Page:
2004-06-04 / Columnists

MovieScope By Robert Snyder

Troy

MovieScope By Robert Snyder


Troy — Pitt Fit As Greek Demigod

Once upon a time, Brad Pitt resembled a young Robert Redford…particularly in the aging pretty-boy actor/director’s  film,  "A River Runs Through It." Now at age 40, Pitt is the star of "Troy" and looking more like Arnold Schwarzenegger in his "Conan, the Barbarian" period.

 A sword-and-sandals epic of the old school and costing a colossal $200 million, "Troy" is an intelligent, though somewhat stiff and humorless presentation of Homer’s classic, "The Iliad." Pitt is the real dynamo here, putting his heart, soul, hair, biceps and buttocks into his portrayal of super warrior, demigod Achilles (he of the heel problem). While all the mostly English and Australian actors are excellent, Pitt defines what it means to be an American movie star… the hubris of which he uses to connect to Achilles’ fame-obsessed personality.

Directed by Wolfgang Petersen, "Troy" starts with nude Achilles being aroused from sleep and two groupies by Greek King Agamemnon (a bombastic Brian Cox) to fight one-on-one with Thessaly’s biggest and "baddest" warrior. The outcome of the contest will determine whether the Greek king will control the Thessalonian Army. Barely awake, Achilles vanquishes the Goliath with a single stroke of his sword. The Greek super fighter hates Agamemnon. So why does he do his bidding? He simply likes to see his name in lights and hear it on everyone’s lips.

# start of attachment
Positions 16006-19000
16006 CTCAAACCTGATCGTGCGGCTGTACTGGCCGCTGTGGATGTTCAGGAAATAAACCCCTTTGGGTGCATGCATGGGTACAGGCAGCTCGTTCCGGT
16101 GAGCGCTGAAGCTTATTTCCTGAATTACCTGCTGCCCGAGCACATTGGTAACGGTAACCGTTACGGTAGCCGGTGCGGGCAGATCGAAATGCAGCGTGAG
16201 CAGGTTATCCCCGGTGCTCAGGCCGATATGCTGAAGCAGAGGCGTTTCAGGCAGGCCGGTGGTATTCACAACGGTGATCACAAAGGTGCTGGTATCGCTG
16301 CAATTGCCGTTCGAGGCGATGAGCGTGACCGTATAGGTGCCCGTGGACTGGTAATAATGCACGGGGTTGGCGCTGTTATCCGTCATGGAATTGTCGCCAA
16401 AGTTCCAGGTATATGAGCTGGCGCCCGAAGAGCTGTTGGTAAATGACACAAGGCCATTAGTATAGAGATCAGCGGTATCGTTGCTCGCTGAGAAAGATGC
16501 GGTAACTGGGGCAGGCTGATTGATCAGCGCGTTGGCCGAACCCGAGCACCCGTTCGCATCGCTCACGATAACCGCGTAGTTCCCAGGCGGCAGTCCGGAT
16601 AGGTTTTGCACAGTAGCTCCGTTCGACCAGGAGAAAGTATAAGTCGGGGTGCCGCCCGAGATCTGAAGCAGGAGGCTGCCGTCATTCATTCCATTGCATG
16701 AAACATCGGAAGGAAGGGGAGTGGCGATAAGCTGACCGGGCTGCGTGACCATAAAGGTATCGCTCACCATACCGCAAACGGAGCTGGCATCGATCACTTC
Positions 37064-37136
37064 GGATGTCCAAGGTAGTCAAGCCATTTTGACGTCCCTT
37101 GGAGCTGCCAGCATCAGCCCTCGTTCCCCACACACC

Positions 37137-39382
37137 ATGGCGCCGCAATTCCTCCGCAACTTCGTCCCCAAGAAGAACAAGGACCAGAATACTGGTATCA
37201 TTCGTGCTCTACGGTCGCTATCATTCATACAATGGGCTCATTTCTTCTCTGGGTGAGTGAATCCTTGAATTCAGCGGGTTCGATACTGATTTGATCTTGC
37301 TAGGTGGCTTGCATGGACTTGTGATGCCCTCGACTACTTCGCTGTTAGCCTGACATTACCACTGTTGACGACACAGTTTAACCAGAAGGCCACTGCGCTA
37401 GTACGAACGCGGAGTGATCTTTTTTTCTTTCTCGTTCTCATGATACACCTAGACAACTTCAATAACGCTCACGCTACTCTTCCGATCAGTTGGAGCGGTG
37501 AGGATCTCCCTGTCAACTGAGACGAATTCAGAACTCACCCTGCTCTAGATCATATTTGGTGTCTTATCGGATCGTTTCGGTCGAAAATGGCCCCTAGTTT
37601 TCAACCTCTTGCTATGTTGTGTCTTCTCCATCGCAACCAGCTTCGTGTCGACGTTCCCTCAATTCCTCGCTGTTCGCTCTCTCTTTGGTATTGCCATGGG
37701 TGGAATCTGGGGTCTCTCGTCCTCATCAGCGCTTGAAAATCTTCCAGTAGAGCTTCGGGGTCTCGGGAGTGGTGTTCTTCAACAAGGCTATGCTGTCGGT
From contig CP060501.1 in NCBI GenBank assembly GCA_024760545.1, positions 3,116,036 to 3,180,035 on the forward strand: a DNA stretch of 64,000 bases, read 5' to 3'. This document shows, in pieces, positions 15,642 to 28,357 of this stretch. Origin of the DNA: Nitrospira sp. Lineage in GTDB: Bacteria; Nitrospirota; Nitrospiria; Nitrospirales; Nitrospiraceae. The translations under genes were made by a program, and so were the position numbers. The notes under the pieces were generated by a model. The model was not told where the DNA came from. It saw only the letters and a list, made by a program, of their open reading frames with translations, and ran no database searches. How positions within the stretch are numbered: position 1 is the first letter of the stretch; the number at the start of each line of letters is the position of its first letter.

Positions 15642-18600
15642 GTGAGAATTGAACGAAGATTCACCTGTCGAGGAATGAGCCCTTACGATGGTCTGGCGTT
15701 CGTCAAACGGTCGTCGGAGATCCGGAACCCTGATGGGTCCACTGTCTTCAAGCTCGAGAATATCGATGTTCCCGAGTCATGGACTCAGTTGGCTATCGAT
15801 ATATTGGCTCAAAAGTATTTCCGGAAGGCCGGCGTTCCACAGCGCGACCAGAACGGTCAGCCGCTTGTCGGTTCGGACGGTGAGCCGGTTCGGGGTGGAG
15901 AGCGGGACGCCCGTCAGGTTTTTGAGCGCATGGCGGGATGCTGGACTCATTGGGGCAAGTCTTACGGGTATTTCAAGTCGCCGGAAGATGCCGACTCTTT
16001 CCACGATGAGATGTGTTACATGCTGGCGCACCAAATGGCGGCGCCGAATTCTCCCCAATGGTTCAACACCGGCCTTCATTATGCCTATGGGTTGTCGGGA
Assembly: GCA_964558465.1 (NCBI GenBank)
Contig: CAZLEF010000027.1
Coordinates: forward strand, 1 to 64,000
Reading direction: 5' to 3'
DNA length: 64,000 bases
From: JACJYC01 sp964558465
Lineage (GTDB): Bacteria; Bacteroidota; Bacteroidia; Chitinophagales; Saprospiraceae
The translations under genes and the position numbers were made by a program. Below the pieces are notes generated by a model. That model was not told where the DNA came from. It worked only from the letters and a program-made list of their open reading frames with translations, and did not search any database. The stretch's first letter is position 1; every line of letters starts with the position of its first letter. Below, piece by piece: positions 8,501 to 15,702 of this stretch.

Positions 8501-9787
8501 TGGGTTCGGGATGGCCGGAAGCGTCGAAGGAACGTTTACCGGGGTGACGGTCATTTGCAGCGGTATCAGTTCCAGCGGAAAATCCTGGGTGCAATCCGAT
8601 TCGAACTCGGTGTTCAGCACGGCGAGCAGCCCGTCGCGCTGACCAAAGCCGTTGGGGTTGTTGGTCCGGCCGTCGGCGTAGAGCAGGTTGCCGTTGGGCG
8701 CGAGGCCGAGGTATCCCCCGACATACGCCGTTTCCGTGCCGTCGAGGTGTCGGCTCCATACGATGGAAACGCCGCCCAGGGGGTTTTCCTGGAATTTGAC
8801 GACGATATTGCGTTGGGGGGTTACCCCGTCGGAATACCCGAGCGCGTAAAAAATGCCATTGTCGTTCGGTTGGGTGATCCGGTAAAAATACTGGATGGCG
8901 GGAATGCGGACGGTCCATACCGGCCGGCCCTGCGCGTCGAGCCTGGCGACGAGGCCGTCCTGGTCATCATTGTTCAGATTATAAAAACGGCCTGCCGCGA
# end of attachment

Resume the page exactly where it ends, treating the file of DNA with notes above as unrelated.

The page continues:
Cut to Sparta where its king, Menelaus (Brendan Gleeson), is busy partying after making a truce with long-time enemy, Troy. As the ink is drying on the treaty, Trojan Prince Paris (Orlando Bloom) is making his own intimate alliance with the Spartan ruler’s trophy wife, Helen (Diane Kruger). On the boat back to Troy, Paris reveals to his older brother, Prince Hector (Eric Bana), that Helen is a stowaway. Rather than turn around, troubled Hector takes the beautiful Greek prize to his father, King Priam (Peter O’Toole).

Menelaus’ jealous rage is a welcome relief to his brother Agamemnon, who is seeking an excuse to re-ignite the war with Troy. Before long, Helen’s face has launched the 1,000 ships of legend, which cross the Aegean Sea with soldiers to attack Troy.

The epic’s two and half hours are certainly spectacular, battle-wise. However, those satiated by the "Lord of the Rings" trilogy may be hungry for some less familiar mythology. Is there anyone who doesn’t know the secret of the Trojan Horse?

Still, "Troy" is elevated by superior acting, a flamboyant performance from Pitt and at least one Oscar-caliber scene from the great O’Toole. And, it remains true to its literary roots.

Though a cut above a comic book, the spectacle takes itself dead seriously.  Looks like a job for Monty Python.


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